Indian Garden Lizard Calotes versicolor (Daudin, 1802)

Material: SACON/VR-18a-b two from Anaikatti, SACON/VR-18c–d two from Maharashtra, SACON/VR-18e–g three from Araku Hills

Large-scaled Forest Lizard Calotes grandisquamis Günther, 1875

Material: SACON/VR-19a one from Meghamalai, SACON/VR-19b one from Srivilliputhur

Comments: An uncommon endemic species of agamid from the Western Ghats.

Nilgiri Forest Lizard Calotes nemoricola Jerdon, 1853

Material: SACON/VR-20 one from Agasthyamalai

Comments: An uncommon endemic species of agamid from the Western Ghats.

Spiny-headed Lizard Monilesaurus acanthocephalus Pal, Vijayakumar, Shankar, Jayraj & Deepak, 2018

Material: SACON/VR-21a–b two from Meghamalai

Comments: This species was recently described as a distinct species, a point-endemic, found only in Meghamalai Hills (Pal et al. 2018).

Elliot’s Forest Lizard Monilesaurus ellioti (Günther, 1864)

Material: SACON/VR-22a–b two from Agasthyamalai, SACON/VR-22c one from Top Slip

Comments: This species was recently reallocated to a newly described endemic genus inhabiting lower elevation forest of the Western Ghats (Pal et al. 2018).

Roux’s Forest Lizard Monilesaurus rouxii (Duméril & Bibron, 1837)

Material: SACON/VR-23a–c three from Nilgiris

Comments: This species was recently reallocated to a newly described endemic genus inhabiting parts of Western and Eastern Ghats and hills in the Deccan (Pal et al. 2018).

Anamalai Spiny Lizard Salea anamallayana (Beddome, 1878)

Material: SACON/VR-24a–b two from Anamalai, SACON/VR-24c one from Meghamalai.

Comment: A range-restricted species endemic to Anamalai, Palnis and Meghamalai hills (Srinivas et al. 2008).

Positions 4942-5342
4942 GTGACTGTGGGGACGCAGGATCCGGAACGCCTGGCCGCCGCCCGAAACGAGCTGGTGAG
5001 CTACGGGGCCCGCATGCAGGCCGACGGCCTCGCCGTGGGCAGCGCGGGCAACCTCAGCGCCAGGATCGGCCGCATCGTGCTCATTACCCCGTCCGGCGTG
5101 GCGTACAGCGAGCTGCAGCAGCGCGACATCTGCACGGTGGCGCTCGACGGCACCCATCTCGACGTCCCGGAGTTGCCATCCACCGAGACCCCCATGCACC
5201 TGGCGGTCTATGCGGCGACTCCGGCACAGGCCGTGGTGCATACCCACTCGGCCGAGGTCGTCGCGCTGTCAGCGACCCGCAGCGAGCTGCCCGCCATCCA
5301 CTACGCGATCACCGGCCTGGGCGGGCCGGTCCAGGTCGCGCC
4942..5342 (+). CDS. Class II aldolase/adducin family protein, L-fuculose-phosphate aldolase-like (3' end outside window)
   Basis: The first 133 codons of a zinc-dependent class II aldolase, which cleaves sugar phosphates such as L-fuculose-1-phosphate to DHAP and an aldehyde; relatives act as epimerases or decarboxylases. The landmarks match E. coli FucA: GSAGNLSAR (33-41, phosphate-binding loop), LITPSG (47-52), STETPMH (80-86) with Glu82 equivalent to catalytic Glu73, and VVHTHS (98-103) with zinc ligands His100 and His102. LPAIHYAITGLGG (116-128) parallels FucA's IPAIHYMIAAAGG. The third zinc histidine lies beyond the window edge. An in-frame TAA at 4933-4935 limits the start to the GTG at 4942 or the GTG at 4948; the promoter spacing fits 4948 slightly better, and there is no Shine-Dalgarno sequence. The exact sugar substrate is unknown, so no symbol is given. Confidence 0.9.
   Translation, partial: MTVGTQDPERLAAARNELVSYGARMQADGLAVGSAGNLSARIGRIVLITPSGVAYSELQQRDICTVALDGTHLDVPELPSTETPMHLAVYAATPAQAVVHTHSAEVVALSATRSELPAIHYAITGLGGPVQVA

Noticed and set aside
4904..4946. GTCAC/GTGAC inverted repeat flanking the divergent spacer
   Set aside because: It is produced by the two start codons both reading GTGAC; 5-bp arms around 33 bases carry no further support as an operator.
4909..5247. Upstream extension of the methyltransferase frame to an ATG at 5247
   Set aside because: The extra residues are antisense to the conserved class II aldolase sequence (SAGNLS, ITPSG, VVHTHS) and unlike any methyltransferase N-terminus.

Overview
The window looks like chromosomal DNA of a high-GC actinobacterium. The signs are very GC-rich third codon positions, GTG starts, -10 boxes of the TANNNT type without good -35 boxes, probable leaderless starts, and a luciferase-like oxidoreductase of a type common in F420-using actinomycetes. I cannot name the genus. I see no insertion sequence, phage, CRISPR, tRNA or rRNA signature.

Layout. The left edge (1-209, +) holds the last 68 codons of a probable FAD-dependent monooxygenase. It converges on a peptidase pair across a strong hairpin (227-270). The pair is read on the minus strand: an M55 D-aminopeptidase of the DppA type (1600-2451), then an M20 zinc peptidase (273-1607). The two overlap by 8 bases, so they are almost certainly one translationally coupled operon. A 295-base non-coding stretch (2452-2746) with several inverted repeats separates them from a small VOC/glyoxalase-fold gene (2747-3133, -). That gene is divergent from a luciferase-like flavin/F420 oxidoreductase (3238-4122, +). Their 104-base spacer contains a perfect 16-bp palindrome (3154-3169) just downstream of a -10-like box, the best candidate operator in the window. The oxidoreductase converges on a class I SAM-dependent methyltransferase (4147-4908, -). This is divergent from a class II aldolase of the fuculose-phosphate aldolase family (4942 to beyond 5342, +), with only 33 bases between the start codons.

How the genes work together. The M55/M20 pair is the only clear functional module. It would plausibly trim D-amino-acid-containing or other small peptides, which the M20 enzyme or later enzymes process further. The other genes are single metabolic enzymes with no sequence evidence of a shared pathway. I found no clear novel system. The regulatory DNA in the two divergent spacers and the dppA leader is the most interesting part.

Nilgiri Spiny Lizard Salea horsfieldii Gray, 1845

Material: SACON/VR-25 one from Ooty, Nilgiris

Comment: An endemic species found only in upper Nilgiris (Bhupathy & Nixon 2011).

Blandford’s Rock Agama Psammophilus cf. blanfordanus (Stoliczka, 1871)

Material: SACON/VR-26a–h eight from Araku, SACON/VR-26i–q nine from Vizag Ghats

Comments: This species is most likely restricted to central and eastern peninsular India, as postulated by Pal et al. (2018).

Southern Rock Agama Psammophilus dorsalis (Gray in Griffith & Pidgeon, 1831)

Material: SACON/VR-27a–e five from Srivilliputhur, SACON/VR-27f–k six from Kolli hills, SACON/VR-27l–r seven from Nagercoil

Comments: This is a species complex pending revision (Pal et al. 2018).



Southern Asian Chameleon Chamaeleo zeylanicus Laurenti, 1768

Material: SACON/VR-28a–d four from Anaikatti.



Indian Monitor Lizard Varanus bengalensis (Daudin, 1802)

Material: SACON/VR-30 one from Anaikatti.



Keeled Skink Eutropis carinata (Schneider, 1801)

Material: SACON/VR-31a–f six from Anaikatti, SACON/VR-31g one from Araku, SACON/VR-31h–i two from Meghamalai, SACON/VR-31j one from Gadag.

Bronze Skink Eutropis cf. macularia (Blyth, 1853)

Material: SACON/VR-32a–b two from Anaikatti, SACON/VR-32c–d two from Meghamalai, SACON/VR-32e–f two from Agasthyamalai, SACON/VR-32g one from Gadag.

Comments: This is a species complex pending revision (Datta-Roy et al. 2012).

Beddome’s Skink Eutropis beddomei (Jerdon, 1870)

Material: SACON/VR-33a-d four from Araku hills, SACON/VR-33e one from Anaikatti.

Comments: This species has recently been redescribed (Amarasinghe et al. 2016a).

Ponmudi Skink Eutropis clivicola (Inger, Shaffer, Koshy & Bakde, 1984)

Material: SACON/VR-34 one from Agasthyamalai.

Bibron’s Sand Skink Eutropis bibronii (Gray, 1839)

Material: SACON/VR-35a one from Sriharikota, SACON/VR-35b–d three from Tuticorin, SACON/VR-35e–h four from Pondicherry.

Comments: This species has recently been redescribed (Amarasinghe et al. 2016b).  Chandramouli et al. (2012) reported an inland record from Eastern Ghats and its status is under investigation.



Spotted Snake Skink Riopa punctata (Linnaeus, 1758)

Material: SACON/VR-36a–b two from Araku hills, SACON/VR-36c one from Gadag

Comments: Bauer (2003) clarified some long-standing problems with the identity and authorship of this nomen.  Generic assignment follows Freitas et al. (2019).

White-spotted Skink Riopa albopunctata (Gray, 1846)

Material: SACON/VR-37a–b two from Anaikatti, SACON/VR-37c one from Sriharikota, SACON/VR-37d one from Pondicherry.